Within days, he had developed a reaction to the antibiotics administered as part of his post-op care, and while doctors struggled to figure out what was going on, he had begun the process of slipping into a near-death state as the SJS took hold of him. He looked like he had been in a fire... his skin was blistering all over, both externally and internally. Deep red rashes were evident on his torso, arms, legs, face, and scalp. The inside of his mouth was raw and bleeding. These were the days when I could barely stand to look at him, for fear my shock and horror would be telegraphed to him. Mercifully, I have no pictures from this period, although the picture below is representative of his condition.

A patient suffering from SJS shows the rash on arms, neck and torso

After nearly a month of treatment, my dad had been progressively getting better. However, it wasn't all good news... Not only was he suffering from SJS, but he had contracted pneumonia and septicemia. And after the steroid treatments were stopped, the SJS started to make an immediate comeback. Then, the doctors decided to try a blood transfusion. He seemed to make a nearly miraculous recovery.

This picture was taken the same day he had the blood transfusion

After the transfusion, he seemed to perk up a bit, though the receding SJS rash is still evident.

In this picture, if you look closely at his neck, you can see the bright red rash that had completely engulfed his body. Around his mouth are the remnants of sores and dried blood that had come from his internal bleeding. Still, I took this picture because it represented a monumental improvement from his condition over the previous two weeks.

Little did I know that within four days of taking that picture, my dad would be having what we thought were his last moments on earth. And just three days later, we again thought it was the end.

Somehow, he keeps fighting back, and today, we got to spend Father's Day with him. As you can see from the pictures below, he's on the mend again.

My dad listens as I read him the Father's Day card my wife and I gave him

When I looked at this picture afterward, I could tell how alert and attentive he had been.
It made me so happy.

A picture of my mom and I flanking my dad

My dad looked pleased that we were there to celebrate Father's Day with him.

Mom being cheeky with my resting dad

Lending a cheek, my mom gets cozy with dad.
At the time, he seemed to be more interested in getting some sleep.

And I couldn't do it without the support of my wife, seen here posing with my mom.

And of course, my wife (posing with my mom) was there to help lend support to me and my dad.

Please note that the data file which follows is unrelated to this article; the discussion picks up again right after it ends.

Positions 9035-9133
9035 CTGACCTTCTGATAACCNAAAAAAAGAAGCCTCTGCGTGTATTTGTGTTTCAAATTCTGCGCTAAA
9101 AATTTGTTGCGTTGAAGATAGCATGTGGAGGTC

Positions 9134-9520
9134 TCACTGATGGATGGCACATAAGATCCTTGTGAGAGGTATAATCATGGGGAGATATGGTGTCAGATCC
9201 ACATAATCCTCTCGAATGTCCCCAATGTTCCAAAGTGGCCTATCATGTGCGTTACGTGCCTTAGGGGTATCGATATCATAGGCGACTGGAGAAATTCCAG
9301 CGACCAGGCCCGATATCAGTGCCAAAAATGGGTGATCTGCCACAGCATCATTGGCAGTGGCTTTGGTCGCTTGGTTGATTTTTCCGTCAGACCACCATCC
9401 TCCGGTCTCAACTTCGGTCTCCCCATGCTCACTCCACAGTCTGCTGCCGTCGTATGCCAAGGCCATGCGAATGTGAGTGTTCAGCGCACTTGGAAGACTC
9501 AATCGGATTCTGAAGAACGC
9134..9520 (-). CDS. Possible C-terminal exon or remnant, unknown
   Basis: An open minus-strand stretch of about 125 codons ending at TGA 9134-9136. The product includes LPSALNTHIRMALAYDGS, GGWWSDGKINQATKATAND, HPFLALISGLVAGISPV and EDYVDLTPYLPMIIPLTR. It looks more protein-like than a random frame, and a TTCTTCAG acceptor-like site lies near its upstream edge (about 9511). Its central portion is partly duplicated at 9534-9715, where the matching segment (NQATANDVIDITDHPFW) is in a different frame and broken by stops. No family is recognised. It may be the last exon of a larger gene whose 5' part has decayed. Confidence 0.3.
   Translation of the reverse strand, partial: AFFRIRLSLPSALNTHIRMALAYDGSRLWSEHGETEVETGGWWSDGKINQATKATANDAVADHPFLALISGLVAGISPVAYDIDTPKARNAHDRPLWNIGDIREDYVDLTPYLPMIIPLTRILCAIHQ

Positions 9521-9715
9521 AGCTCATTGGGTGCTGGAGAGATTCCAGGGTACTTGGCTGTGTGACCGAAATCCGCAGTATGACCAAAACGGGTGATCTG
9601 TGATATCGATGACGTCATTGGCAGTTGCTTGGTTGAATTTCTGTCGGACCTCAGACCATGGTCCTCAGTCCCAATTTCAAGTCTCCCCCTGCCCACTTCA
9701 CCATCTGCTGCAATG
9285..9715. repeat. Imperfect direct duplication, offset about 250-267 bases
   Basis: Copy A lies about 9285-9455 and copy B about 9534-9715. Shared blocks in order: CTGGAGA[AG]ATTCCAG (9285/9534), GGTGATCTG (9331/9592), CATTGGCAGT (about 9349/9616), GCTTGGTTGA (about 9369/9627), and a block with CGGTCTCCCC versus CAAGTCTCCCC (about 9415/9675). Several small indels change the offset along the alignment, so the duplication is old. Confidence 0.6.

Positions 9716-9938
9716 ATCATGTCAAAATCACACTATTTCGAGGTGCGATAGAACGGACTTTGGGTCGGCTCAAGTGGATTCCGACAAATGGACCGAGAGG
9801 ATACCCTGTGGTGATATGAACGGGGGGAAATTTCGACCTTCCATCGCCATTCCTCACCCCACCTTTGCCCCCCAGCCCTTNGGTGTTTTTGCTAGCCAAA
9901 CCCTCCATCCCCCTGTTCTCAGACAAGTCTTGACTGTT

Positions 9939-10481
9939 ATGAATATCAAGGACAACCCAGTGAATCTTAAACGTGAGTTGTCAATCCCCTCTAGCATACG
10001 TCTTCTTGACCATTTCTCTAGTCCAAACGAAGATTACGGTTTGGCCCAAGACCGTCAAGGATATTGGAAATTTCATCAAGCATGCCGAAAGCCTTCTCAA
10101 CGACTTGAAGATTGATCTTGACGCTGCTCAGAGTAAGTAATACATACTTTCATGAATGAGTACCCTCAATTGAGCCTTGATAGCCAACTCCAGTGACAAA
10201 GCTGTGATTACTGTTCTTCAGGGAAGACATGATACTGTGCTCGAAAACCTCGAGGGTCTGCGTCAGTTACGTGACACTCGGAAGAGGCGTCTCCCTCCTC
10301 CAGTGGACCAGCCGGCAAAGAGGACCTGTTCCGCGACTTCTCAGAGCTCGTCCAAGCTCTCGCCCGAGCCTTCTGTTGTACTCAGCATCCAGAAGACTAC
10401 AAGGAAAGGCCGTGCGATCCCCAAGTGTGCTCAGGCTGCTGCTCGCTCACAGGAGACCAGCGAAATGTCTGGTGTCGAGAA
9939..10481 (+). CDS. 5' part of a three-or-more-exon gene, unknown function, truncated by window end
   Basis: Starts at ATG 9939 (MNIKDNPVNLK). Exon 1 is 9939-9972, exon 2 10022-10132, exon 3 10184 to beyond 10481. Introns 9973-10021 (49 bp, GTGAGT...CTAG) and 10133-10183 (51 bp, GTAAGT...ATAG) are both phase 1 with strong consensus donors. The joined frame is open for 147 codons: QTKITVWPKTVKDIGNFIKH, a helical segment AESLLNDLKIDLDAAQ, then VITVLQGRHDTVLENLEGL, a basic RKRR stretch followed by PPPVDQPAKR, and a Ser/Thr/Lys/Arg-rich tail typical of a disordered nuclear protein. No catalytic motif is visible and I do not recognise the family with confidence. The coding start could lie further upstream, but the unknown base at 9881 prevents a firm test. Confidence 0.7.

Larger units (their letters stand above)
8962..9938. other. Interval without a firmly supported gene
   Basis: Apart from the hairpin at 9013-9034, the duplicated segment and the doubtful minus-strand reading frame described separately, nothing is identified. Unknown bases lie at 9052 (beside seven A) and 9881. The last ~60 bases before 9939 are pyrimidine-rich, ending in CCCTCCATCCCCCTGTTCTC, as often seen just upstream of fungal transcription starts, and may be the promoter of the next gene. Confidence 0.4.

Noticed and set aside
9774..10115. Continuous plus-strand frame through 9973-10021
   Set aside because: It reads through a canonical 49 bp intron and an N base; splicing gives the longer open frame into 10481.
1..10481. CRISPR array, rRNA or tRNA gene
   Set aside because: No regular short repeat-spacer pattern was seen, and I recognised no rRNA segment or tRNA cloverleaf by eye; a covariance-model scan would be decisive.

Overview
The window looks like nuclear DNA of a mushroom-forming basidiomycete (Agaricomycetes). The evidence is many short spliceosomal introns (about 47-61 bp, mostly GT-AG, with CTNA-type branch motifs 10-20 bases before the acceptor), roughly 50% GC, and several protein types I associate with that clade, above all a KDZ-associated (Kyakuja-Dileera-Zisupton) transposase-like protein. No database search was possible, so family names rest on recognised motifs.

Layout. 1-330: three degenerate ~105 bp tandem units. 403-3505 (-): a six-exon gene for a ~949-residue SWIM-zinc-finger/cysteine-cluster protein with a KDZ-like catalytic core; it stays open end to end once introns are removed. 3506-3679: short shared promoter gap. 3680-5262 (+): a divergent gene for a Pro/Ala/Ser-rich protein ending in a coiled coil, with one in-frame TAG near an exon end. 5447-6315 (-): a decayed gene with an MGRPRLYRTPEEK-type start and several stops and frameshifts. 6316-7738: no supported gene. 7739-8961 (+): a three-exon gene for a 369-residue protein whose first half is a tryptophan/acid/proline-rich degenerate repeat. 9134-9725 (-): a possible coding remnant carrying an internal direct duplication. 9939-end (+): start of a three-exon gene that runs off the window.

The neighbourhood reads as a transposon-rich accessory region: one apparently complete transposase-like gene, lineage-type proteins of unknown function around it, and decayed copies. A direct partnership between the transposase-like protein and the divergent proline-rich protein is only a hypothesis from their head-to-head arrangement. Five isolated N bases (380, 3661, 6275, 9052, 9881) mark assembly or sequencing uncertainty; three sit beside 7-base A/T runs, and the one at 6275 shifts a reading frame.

Sunday, June 20, 2004

Visiting my dad

So, we visited the hospital today for Father's Day, and saw my dad out of bed, relaxing on a reclinable wheelchair. While he sounded weak and had oxygen being administered through his nose, he was a bit more chipper than I've seen him. I took the opportunity to read aloud the card we had purchased, and into which I had pasted a personal note (printed from my home computer to look like it was part of the original card). He didn't seem at all depressed today, though he was a bit uncomfortable in the chair and asked for the nurse to do something or other every five minutes. I guess he's going stir crazy in the hospital. Who can blame him.

I'm of two minds whether to post pictures that show him in less than perfect health. On the one hand, the pictures may not be too pretty. On the other, it gives my family members who live out of town a chance to see my father in a condition better than when they last saw him. I'll have to give it some thought.
Father's Day weekend

My father's day weekend started early, with a family trip to honour my wife's dad. We invited her parents for a day out at Colasanti's in Leamington. I think the last time we visited there was last mother's day. Anyway, the day was very enjoyable. On the way there, I phoned my own dad at the hospital. I was so impressed with his recovery. For the first time in several weeks, he sounded like he had some energy. His voice sounded strong and intelligible. I should explain that last point... my dad has been very weak and during part of his treatment, he has been receiving nourishment through IV's. In that time, he hasn't had much liquid through his mouth, so his tongue and throat have been somewhat dry. This made it difficult for him to speak intelligibly. It sounded like when you're in the dentist chair with your mouth open and you're trying to make yourself understood. For someone with a trained ear, you can be understood, but to someone who isn't used to it, it's difficult to understand.

Anyway, I had no trouble understanding what he was saying. I told him I'd try to make it to the hospital on Saturday, but the day in Leamington went on for quite a bit longer than I originally thought it would, so there was just no time to visit my dad. Sunday (father's day proper) will be my opportunity to see him.

My cold symptoms had been pretty much receding until moments ago. I have just now started getting a bit of a runny nose. I don't know if it's because I haven't slept in quite some time, or if I still have the remnants of a cold. I so desperately want to see my dad, I think I'll just ask for a mask before I enter the room.